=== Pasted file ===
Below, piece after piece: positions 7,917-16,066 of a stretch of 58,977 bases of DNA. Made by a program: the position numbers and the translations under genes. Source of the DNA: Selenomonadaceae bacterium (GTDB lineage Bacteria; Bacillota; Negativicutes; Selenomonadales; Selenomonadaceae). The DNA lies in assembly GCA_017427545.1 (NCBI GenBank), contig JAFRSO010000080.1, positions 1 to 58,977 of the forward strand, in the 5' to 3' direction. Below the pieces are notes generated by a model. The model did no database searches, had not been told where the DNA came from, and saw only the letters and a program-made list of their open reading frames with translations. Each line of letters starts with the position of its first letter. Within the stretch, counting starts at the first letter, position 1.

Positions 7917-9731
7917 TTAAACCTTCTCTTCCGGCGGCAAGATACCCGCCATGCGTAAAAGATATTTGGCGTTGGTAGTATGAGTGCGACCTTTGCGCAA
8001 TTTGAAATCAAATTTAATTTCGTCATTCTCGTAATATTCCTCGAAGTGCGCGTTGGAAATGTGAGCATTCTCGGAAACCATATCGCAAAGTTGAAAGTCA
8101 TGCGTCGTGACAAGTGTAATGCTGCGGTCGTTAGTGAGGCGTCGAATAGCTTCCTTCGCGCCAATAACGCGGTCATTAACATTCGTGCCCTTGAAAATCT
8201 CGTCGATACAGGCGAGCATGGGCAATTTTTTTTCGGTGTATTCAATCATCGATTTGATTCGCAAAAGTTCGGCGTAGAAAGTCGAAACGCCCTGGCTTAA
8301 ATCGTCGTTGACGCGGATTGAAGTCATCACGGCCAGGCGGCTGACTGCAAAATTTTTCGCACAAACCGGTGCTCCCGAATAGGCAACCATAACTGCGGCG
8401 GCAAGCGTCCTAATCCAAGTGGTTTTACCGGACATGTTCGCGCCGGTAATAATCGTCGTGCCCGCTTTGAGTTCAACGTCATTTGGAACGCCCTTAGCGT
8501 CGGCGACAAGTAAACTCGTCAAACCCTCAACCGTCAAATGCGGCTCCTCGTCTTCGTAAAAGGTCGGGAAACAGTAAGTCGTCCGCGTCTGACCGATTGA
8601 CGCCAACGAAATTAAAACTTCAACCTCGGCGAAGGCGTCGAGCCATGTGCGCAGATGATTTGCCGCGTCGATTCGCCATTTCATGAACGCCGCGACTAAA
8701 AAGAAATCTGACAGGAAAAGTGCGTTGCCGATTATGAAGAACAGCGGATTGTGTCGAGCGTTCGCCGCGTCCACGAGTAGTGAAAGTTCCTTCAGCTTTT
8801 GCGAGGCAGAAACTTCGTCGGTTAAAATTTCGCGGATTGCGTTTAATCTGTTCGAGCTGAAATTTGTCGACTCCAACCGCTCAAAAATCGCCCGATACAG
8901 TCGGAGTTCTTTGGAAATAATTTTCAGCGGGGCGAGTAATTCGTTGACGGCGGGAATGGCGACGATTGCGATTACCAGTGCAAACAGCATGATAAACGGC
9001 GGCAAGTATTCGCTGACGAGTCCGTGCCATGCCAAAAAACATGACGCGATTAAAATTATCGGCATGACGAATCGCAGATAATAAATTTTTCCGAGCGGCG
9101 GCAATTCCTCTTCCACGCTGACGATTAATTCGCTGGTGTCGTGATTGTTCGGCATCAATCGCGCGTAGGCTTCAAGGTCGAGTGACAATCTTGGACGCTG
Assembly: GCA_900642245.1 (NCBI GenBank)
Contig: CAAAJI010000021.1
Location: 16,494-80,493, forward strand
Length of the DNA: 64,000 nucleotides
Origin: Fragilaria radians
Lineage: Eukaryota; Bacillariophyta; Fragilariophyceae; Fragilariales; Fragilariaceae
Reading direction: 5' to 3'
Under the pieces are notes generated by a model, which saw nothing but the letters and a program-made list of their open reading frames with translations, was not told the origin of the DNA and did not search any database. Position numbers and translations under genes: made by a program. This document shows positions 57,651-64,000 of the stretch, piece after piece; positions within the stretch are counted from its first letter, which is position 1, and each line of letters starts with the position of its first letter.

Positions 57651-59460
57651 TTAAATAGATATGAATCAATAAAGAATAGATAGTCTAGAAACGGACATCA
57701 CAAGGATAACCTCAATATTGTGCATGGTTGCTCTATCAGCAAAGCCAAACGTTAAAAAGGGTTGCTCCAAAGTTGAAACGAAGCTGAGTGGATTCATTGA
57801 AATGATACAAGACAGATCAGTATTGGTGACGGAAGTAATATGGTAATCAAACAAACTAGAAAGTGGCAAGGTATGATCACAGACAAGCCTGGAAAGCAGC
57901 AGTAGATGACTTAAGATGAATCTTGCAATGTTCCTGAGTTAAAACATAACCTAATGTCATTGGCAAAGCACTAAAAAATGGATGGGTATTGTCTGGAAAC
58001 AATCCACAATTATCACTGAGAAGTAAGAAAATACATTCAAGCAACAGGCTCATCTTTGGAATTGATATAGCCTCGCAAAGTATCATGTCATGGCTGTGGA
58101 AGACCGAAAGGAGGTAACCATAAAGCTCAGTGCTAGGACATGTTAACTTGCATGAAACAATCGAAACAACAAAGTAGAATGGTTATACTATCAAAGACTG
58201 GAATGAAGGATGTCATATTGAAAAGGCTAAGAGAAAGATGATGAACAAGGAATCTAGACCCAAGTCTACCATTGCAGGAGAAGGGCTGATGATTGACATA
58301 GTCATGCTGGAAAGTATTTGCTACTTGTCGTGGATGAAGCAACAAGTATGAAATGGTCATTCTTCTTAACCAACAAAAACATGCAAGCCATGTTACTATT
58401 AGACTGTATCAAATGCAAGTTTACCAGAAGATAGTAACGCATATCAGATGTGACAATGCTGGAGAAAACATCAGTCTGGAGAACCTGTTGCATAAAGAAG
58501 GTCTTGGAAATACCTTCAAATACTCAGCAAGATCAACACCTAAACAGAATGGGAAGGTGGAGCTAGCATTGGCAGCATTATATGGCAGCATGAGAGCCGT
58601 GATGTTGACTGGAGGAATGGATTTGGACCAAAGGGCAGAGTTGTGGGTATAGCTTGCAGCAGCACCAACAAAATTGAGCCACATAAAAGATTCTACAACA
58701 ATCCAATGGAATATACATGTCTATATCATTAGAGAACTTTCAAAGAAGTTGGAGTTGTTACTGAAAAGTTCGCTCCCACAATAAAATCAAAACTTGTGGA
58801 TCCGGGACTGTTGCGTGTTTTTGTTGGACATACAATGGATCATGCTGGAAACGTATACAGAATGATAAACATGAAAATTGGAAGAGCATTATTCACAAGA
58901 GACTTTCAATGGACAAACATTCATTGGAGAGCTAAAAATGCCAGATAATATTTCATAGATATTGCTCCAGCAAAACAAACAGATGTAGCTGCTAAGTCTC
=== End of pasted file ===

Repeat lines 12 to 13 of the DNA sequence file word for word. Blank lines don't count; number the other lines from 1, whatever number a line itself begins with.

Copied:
8801 GCGAGGCAGAAACTTCGTCGGTTAAAATTTCGCGGATTGCGTTTAATCTGTTCGAGCTGAAATTTGTCGACTCCAACCGCTCAAAAATCGCCCGATACAG
8901 TCGGAGTTCTTTGGAAATAATTTTCAGCGGGGCGAGTAATTCGTTGACGGCGGGAATGGCGACGATTGCGATTACCAGTGCAAACAGCATGATAAACGGC